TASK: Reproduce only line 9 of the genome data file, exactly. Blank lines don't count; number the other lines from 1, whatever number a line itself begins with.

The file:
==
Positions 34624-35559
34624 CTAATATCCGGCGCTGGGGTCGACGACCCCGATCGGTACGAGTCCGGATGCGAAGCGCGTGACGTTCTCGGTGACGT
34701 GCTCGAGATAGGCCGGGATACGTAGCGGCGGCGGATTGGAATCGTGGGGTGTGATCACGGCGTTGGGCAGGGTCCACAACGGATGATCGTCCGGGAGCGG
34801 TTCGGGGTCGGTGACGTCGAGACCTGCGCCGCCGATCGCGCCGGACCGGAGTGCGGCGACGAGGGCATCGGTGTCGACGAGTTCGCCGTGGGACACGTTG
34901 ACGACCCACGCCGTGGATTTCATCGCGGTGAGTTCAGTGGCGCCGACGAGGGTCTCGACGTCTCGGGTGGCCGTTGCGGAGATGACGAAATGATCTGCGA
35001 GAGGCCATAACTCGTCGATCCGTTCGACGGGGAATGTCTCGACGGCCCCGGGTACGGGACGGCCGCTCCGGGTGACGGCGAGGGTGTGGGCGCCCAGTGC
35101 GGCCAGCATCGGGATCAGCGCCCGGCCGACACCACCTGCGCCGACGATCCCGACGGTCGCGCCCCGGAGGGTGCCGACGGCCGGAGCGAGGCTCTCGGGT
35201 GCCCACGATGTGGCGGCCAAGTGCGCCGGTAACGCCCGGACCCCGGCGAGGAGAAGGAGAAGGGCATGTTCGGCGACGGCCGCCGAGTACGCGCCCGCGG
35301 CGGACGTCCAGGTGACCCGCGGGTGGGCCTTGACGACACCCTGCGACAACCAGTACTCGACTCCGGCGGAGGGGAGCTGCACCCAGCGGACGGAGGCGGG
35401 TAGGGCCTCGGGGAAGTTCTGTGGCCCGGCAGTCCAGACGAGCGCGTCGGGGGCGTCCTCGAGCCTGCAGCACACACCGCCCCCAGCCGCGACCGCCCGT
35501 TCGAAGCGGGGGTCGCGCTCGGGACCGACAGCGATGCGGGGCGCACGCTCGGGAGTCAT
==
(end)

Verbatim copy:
35301 CGGACGTCCAGGTGACCCGCGGGTGGGCCTTGACGACACCCTGCGACAACCAGTACTCGACTCCGGCGGAGGGGAGCTGCACCCAGCGGACGGAGGCGGG